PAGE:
Egyptians will decide the outcome, not Washington. We should not try to pick Egyptians' rulers. Every time we have done so, from Vietnam’s generals to Afghanistan’s Hamid Karzai, we have had buyer’s remorse. But our interests are very much involved so we have a great stake in the outcome. Understanding the Brotherhood is vital to understanding our options.While he's right about Karzai, he's not looking at this scenario playing out like Iran did. He's apparently bought the lie that the Muslim Brotherhood is peaceful. The Brotherhood simply advocates using peaceful means until it achieves power. As for Karzai, whether he was well-intentioned when he started out is irrelevant; he was given a Constitution, endorsed by the United States that made Shariah the law of the land in Afghanistan, which makes the rest of the document worthless. Karzai was in a 'no win' situation when he took power.
The Muslim Brethren was founded in 1928 by Shaykh Hassan al Banna as an Islamic alternative to weak secular nationalist parties that failed to secure Egypt’s freedom from British colonialism after World War I. Banna preached a fundamentalist Islamism and advocated the creation of an Islamic Egypt, but he was also open to importing techniques of political organization and propaganda from Europe that rapidly made the Brotherhood a fixture in Egyptian politics. Branches of the Brotherhood grew across the Arab world. By World War 2, it became more violent in its opposition to the British and the British-dominated monarchy, sponsoring assassinations and mass violence. After the army seized power in 1952, it briefly flirted with supporting Gamal Abdel Nasser’s government but then moved into opposition. Nasser ruthlessly suppressed it.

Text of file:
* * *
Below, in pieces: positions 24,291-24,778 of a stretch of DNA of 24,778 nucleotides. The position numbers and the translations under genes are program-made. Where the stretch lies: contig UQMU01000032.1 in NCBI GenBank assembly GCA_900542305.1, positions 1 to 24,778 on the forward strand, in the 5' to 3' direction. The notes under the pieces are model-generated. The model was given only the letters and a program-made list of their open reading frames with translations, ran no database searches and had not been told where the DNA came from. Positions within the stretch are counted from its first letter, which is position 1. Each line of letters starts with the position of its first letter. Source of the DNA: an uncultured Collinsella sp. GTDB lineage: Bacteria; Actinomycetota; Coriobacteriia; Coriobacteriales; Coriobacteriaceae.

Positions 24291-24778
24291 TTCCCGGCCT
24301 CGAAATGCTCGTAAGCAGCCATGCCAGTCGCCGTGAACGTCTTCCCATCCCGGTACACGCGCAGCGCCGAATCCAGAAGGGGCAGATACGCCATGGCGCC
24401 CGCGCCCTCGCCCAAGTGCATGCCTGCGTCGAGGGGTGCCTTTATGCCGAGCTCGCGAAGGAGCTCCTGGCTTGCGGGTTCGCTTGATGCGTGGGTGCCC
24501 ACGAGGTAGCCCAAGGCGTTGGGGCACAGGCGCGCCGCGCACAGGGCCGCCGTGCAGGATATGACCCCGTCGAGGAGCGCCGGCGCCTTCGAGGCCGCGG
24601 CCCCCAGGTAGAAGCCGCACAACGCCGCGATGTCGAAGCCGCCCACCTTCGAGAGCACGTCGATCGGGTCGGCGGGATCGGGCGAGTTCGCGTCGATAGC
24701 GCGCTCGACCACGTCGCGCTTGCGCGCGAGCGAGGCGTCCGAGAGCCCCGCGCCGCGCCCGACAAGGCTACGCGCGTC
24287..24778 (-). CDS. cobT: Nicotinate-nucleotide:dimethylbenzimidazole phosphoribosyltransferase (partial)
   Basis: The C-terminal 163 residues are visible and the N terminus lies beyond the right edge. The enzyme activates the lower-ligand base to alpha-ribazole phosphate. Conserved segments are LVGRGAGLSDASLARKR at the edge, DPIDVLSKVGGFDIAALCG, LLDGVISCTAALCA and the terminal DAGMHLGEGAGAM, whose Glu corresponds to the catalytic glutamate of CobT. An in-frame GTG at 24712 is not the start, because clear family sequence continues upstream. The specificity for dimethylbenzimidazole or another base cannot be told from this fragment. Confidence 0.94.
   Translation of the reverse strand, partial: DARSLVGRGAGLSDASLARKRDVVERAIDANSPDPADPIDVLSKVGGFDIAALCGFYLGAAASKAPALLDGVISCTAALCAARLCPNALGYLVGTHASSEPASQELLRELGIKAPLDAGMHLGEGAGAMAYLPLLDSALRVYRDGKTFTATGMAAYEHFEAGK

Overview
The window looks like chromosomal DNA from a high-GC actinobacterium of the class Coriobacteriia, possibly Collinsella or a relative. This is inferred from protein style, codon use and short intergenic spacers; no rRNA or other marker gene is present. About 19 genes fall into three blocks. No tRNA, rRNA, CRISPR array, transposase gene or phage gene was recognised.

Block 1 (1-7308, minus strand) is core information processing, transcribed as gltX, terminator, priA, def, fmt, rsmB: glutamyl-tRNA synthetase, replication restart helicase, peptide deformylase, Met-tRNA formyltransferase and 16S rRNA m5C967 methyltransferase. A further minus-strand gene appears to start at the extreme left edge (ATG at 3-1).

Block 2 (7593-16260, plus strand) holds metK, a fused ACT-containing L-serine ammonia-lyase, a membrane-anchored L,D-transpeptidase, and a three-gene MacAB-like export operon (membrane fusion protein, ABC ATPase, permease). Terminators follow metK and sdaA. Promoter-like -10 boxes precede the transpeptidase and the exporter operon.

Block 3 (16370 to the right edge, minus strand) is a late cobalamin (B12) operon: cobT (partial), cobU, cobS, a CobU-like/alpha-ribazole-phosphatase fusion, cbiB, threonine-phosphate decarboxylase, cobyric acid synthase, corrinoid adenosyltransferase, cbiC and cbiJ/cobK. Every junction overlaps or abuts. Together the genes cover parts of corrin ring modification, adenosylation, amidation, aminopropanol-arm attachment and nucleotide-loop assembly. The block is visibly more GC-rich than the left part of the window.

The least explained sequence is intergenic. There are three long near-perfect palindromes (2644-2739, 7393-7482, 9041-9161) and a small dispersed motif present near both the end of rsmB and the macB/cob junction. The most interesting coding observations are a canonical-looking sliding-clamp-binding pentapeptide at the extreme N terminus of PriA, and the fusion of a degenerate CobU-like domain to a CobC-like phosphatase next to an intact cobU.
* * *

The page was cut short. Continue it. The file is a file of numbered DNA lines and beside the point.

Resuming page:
Riedel is correct about the formation of the Brotherhood in 1928 but he omits an extremely important fact. al Banna didn't just want an Islamic Egypt but an Islamic Caliphate where there were no Muslim nations, just one 'Ummah.' Today, there are 57 Islamic nation states. The Brotherhood wants to see all of them under one form of rule. Riedel either doesn't get this or endorses it.
The west needs to look at what's going on in Egypt through the lens of history in Iran. An oppressed people under the Shah, rose up but replaced him with a theocratic regime that was far more dangerous. Now, they are even more oppressed. This is what is at risk in Egypt.
Read it all..... if you can.
h/t Hot Air